Everyone felt that a breakthrough was made. It was a good example of cooperation by all parties, buying time for the lions. Dr. Stander estimated that the operation had cost Wilderness Safaris close to 100,000 Nam dollars.

Leonardo killed by hunter

All of this was made undone shortly afterwards when Leonardo the breeding male was killed by an independent hunter in controversial circumstances that created a media outcry. The other male was also later shot by herders when it wandered into a different conservancy.

Rest of the pride poisoned
That left only the two sisters, Tawney and Morada and a young female, Maya in the Hoarusib River. Their lives came to an end on Saturday 10 July 2011. They were killed by strychnine poisoning fifteen kilometres north of Purros. Strychnine is often used by stock owners to poison predators. One can only wonder who killed the lions.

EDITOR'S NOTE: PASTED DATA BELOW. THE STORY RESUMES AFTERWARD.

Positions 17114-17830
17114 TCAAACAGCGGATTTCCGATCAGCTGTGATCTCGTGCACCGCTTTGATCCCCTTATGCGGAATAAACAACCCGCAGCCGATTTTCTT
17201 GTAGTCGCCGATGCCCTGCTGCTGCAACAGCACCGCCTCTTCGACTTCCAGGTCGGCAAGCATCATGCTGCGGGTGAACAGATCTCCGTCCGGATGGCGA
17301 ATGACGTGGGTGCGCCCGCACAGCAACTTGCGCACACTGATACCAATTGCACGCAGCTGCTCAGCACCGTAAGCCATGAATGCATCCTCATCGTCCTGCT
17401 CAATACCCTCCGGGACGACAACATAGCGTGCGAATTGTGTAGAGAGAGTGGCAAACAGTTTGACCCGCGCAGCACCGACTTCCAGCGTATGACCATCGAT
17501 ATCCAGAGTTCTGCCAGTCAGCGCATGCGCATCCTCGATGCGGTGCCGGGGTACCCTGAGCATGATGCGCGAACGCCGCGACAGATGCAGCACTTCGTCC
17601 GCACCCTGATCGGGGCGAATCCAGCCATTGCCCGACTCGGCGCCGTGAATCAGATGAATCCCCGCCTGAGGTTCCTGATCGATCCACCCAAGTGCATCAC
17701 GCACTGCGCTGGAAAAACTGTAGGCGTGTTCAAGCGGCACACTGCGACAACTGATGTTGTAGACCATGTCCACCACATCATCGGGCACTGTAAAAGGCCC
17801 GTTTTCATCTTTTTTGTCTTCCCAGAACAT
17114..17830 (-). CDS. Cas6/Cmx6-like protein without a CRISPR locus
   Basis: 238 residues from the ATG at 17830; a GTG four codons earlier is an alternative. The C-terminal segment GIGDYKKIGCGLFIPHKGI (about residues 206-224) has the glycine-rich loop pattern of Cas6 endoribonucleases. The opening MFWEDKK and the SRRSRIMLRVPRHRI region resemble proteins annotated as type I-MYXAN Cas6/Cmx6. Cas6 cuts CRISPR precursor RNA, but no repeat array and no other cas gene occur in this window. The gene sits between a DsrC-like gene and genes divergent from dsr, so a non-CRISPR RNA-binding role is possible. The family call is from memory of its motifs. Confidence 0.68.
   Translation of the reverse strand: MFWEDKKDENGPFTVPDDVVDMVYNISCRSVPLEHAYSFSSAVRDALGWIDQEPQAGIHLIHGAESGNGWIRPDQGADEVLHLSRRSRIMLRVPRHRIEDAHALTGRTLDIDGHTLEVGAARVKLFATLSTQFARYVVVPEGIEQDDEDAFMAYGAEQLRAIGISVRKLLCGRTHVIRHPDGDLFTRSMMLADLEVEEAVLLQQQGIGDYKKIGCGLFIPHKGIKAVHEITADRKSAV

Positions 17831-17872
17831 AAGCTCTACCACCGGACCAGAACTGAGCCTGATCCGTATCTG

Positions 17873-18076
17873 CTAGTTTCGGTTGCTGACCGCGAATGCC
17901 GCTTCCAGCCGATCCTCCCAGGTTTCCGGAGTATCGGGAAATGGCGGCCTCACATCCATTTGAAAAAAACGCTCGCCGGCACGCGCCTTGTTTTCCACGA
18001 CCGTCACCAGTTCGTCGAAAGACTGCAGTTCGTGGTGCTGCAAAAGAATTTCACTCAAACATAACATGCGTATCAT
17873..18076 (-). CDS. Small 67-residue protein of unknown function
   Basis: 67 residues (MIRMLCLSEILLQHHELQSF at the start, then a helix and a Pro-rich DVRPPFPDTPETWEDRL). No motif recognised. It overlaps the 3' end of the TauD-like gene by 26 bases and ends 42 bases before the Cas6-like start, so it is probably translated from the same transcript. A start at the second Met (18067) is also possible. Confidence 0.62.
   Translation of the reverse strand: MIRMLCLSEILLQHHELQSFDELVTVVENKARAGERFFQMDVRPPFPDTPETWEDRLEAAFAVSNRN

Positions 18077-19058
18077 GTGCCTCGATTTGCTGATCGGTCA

Benefits and losses
For a decade a lot of people worked together to try and find a compromise between humans and lions in the Hoarusib River. For a decade the lions caused losses, but also brought benefits to the people in the valley.

Was their death inevitable? Could a solution be reached? Are we any closer to sustainable lion tourism in the Kunene Region? Are their still too many rogue elements around? Be as it may-the lions of the Hoarusib River are dead.

Leonardo's death

The shooting of Leonardo is surrounded by controversy. He was apparently shot by a hunter, Keith Wright, and his client, who only had a permit to shoot a female lion on a different conservancy.

Furthermore, Leonardo was carrying a large collar which marked him out as a ‘research' lion. We believe that the collar has never been recovered and that the hunter has been charged by the authorities over this incident.

http://www.wildlifeextra.com/go/news/desert-lions.html#cr